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Cornell Library at Vermont Law & Graduate School

Food and Agriculture Law and Policy Research Guide: Research Methods - Start here!

Search Terms - A Sampling

Research in agriculture or food law is rarely restricted to a single topic. Finding related material is often necessary.  A sampling of search terms are noted below. 

Some suggested keywords to search:

  • Agricultural ... Conservation or Ecology or Industries or Laborers, or Innovation or Laws & Legislation or Pollution or Productivity, etc. 
  • Agroforestry
  • Animal... Law or Welfare or Feeding or Industry
  • CAFOs
  • Factory Farms
  • Farm ... Bill or Law or Markets or Animals or Land or Produce, etc.
  • Farmers, Farmers Markets
  • Food ... Law or Regulation or Justice or Labeling or Fraud or Quality or Supply or Safety or Systems or Standards, etc.
  • FSMA
  • Land Use, Rural 
  • Livestock
  • Organic Farming
  • Sustainable Agriculture
  • Water in Agriculture or Water Supply, Agricultural
  • Various Food and Agriculture search terms in conjunction with issues of interest such as  Labor, Climate Change, Equity, Environmental Justice,  Animal Law, Energy, Environmental Health, Waste, Fraud, etc. 


The National Agricultural Library's Thesaurus and Glossary with definitions may also be helpful.  Browse the Glossary.

Research Methods

Food and Agriculture Law and Policy research often involves researching related areas including water quality and resources, land use, biotechnology, energy, health law, farm animals, agricultural business, food labeling, agritourism, administrative law, food labeling, climate change, etc.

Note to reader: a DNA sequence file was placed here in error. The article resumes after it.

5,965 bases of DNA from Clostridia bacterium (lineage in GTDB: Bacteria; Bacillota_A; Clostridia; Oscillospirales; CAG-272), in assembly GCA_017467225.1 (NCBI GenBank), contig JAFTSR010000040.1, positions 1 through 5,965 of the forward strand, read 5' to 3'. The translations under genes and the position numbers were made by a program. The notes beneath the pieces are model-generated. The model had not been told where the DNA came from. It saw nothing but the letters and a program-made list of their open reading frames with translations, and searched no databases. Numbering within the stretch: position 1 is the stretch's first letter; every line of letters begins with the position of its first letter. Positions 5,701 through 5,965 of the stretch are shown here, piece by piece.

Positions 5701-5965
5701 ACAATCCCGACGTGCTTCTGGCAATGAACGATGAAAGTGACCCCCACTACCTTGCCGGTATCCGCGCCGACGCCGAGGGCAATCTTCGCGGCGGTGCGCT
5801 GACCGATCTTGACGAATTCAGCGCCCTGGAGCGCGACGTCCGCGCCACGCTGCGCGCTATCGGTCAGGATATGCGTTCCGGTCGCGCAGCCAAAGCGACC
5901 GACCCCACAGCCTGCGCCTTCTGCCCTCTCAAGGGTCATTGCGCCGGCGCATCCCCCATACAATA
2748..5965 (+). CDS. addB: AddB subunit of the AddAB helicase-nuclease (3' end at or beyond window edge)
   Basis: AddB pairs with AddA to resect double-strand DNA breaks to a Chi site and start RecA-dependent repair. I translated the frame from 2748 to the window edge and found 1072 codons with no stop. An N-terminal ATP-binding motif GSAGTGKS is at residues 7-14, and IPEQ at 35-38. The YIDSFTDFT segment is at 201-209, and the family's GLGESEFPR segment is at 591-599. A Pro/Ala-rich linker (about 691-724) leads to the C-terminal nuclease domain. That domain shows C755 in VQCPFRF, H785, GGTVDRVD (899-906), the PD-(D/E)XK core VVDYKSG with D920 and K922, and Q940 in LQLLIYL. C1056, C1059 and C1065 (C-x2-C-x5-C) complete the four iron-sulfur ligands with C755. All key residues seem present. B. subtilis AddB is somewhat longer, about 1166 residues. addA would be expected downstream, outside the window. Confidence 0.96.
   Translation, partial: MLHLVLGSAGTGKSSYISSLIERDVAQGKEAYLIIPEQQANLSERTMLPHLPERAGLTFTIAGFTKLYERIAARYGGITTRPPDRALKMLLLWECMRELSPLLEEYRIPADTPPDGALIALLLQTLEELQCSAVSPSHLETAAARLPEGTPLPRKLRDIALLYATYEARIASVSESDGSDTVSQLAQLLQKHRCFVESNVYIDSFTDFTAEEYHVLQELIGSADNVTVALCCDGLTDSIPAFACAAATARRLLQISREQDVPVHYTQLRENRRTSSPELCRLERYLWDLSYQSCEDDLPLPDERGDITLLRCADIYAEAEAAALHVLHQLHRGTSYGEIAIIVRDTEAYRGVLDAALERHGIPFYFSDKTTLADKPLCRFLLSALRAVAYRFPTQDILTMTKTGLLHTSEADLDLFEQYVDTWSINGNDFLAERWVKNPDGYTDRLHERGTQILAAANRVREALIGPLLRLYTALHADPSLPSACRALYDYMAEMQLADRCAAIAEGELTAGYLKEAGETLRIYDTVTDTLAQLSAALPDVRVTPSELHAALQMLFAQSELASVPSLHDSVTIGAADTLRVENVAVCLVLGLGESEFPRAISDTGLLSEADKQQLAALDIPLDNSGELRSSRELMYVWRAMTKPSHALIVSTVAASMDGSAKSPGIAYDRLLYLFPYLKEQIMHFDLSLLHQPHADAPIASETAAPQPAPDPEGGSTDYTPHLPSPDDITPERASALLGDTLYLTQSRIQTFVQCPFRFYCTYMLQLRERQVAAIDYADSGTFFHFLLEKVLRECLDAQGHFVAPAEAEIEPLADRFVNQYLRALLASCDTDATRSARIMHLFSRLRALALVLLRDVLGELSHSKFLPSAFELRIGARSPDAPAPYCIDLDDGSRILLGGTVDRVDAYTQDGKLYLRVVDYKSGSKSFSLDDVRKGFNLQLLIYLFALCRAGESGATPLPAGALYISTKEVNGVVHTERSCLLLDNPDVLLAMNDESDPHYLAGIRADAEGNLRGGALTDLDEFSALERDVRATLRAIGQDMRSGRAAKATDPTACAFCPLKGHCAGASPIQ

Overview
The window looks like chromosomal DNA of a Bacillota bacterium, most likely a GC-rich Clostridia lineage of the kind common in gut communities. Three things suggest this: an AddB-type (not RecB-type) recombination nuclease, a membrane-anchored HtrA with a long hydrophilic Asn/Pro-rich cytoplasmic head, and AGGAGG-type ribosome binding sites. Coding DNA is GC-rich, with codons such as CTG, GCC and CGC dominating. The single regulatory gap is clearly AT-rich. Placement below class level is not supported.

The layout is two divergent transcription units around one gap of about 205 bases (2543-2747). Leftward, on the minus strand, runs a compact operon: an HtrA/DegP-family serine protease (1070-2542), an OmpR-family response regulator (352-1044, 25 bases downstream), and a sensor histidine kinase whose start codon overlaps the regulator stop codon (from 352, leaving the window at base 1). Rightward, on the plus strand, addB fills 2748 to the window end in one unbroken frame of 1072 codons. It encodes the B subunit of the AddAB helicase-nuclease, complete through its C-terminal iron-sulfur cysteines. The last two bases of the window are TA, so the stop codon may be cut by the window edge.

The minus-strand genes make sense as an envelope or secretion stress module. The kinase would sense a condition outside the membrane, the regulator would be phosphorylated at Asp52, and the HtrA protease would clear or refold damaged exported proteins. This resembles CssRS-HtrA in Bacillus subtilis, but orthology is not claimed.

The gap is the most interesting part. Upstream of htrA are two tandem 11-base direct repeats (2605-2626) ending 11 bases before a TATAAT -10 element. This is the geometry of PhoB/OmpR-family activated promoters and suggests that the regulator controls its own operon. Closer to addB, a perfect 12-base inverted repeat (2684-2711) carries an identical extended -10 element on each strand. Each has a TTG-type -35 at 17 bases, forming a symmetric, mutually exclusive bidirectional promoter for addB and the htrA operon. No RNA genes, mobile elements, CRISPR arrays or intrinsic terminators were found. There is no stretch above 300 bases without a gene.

When conducting research, it is often best to start with secondary sources such as books, ebooks, journal and law review articles, and news articles. There are also numerous websites that provide background information and links to other resources. 

The challenge is to locate and use relevant information in a timely and effective manner. This Guide will lead you to a great many useful resources.


Web Sites

For locating relevant free web sites,  even better than Google (according to some!) is the use of a resource that focuses on carefully selected web sites organized by topic. One such source, broken down by category in the Web Sites section of this Guide, is Vermont Law and Graduate School Library’s  Environmental Law Research Sources.  This is a collection of more than  500 free websites, with descriptions, selected in consultation with Vermont Law School faculty, students and alumni.  Categories include: Agriculture Law, Food Law, Environmental Justice, Health Law, Water Law and Policy, Environmental Dispute Resolution, Municipal Codes, Climate Change, Energy, Land Use, Endangered Species/Wildlife Biodiversity, Oceans/Marine Law, Science Sources, International Environmental Law, etc.

Research Strategy

There are numerous ways to begin research, depending on the issue at hand, the purpose of the research, and the knowledge and skills of the researcher. 

Take the time to develop an effective research strategy by brainstorming search terms, making a preliminary list potentially useful primary and secondary sources, and keeping track of your research.

A recommended approach is to begin with secondary sources for background information to put your issue into context and to discover cites to primary sources.

Secondary Sources

In addition to books and to the resources on Westlaw and Lexis, other secondary sources are helpful. Among the databases most frequently used for food and agriculture law research are: Agricultural & Environmental Science Collection, Gale OneFile Agriculture, Ebook Central, GreenWire, Environment Complete, JSTOR, and Statista.  

These and additional databases are listed in the Databases section of this Guide.

Environmental Law Librarian/Associate Professor

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